Chapter 15 Answers to discussion questions

Advances in cytopathology

15.1 Do automated screening systems have a role to play in a modern cytology laboratory? If so explain.

Consider benefits and limitations of automated screening either as a quality control or a primary screening tool. Conduct a literature search and compare sensitivities and specificities with manual screening. Include productivity, cost effectiveness, and the move to larger centralized laboratories. Best to approach as a SWOT (strengths, weaknesses, opportunities, and threats) analysis.


15.2 What will be the impact on the NHS Cervical Screening Programme of vaccinating young girls?

Outline the Department of Health policy on immunizing against high-risk HPV in the UK. Explain the rationale of vaccination and the expected long-term effect on incidence of cervical cancer in the UK and number of cervical tests. Describe the limitations of a bivalent virus. Consider the role of cytology as the NHSCSP develops a strategy to screen the vaccinated and unvaccinated population. Consider age of first test, screening intervals, and cost effectiveness (refer to Chapter 3 for current practice).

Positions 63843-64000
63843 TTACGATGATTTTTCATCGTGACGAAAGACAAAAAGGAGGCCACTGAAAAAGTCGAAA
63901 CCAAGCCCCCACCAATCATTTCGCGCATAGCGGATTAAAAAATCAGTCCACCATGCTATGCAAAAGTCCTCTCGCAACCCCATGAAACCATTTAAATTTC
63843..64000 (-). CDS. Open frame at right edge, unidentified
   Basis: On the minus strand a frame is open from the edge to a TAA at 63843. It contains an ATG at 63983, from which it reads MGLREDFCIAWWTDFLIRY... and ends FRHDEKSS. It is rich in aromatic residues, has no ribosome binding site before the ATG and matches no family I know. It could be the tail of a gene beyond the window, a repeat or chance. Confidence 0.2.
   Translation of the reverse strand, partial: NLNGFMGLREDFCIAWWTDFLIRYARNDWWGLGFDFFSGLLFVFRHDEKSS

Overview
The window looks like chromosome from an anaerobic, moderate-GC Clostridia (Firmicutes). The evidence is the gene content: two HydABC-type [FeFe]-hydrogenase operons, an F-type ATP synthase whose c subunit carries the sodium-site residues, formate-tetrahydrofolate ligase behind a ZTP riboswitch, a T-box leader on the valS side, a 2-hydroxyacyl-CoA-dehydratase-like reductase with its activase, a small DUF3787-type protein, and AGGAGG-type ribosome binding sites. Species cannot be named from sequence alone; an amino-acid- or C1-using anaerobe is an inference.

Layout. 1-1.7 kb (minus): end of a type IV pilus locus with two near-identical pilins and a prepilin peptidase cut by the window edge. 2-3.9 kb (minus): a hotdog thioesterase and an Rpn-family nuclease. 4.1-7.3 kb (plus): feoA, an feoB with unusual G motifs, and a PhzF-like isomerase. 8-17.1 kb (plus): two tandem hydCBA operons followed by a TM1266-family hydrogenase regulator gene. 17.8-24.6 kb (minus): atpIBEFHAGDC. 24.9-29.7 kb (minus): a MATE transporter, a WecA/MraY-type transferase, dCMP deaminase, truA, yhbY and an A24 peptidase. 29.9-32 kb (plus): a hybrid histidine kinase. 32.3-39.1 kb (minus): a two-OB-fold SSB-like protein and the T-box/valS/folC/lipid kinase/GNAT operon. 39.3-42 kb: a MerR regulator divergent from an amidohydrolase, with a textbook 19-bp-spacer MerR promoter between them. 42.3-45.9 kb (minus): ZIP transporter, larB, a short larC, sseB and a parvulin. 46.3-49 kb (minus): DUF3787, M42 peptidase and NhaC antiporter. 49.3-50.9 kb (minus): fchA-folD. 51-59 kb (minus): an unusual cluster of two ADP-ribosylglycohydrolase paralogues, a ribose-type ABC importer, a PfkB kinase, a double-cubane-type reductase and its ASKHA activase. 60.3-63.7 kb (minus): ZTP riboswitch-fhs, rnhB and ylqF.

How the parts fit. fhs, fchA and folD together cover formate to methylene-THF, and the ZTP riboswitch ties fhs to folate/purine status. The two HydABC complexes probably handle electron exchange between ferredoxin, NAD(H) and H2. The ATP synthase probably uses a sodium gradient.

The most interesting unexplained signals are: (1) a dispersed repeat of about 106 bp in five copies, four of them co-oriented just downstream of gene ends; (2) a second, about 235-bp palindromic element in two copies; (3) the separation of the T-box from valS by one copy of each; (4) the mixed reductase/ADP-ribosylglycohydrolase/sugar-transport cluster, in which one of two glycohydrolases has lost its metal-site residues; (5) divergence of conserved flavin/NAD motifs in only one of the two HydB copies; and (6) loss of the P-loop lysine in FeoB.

15.3 What benefit can molecular testing bring to cytological practice?

Explain why molecular testing is necessary from a clinical perspective? Consider diagnostics and predictor information. Consider each of the following areas of cytological practice: urine, lung, cervical, eff usion, and FNA, citing examples of molecular tests which can be used, paying particular attention to benefits such as targeted therapy


15.4 What are the biggest challenges in introducing molecular testing in a clinical laboratory?

There are both technical and clinical challenges. The technical challenges involves good understanding of techniques and training of staff. Of particular note is design of the technique, understanding sensitivity and specificity and troubleshooting.


15.5 What are the limitations of molecular testing in clinical practice?

The main limitation is that any result for a patient needs to be interpreted in the context of that particular patient. The final decision to actionable therapy based on genetic data lies with the clinician.

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